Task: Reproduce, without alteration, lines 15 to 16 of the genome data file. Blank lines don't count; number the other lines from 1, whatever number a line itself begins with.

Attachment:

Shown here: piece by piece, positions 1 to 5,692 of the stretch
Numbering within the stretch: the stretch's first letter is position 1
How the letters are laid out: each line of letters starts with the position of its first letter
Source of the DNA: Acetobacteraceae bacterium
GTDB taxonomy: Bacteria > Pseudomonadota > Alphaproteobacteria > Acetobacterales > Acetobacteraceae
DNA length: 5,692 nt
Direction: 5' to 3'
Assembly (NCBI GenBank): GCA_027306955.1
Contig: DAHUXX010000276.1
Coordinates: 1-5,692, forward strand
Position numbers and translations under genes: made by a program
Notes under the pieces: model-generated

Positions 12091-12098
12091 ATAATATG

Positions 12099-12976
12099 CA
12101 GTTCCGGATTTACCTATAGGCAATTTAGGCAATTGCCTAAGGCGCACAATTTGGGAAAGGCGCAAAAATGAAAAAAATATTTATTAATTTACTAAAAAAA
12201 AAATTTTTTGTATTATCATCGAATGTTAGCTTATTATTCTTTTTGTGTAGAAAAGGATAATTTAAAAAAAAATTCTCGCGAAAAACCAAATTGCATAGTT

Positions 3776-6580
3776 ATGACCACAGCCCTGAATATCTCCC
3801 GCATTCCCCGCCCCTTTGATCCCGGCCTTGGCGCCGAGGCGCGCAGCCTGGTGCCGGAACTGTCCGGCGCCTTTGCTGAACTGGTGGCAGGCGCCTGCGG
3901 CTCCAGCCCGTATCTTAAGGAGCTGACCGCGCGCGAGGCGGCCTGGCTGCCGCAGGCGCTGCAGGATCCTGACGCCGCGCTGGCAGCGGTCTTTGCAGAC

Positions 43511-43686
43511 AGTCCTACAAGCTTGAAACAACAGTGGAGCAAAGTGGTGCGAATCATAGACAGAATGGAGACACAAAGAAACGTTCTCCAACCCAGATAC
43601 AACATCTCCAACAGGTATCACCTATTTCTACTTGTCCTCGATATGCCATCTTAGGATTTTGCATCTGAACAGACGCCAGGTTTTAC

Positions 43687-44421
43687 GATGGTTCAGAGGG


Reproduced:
Positions 12099-12976
12099 CA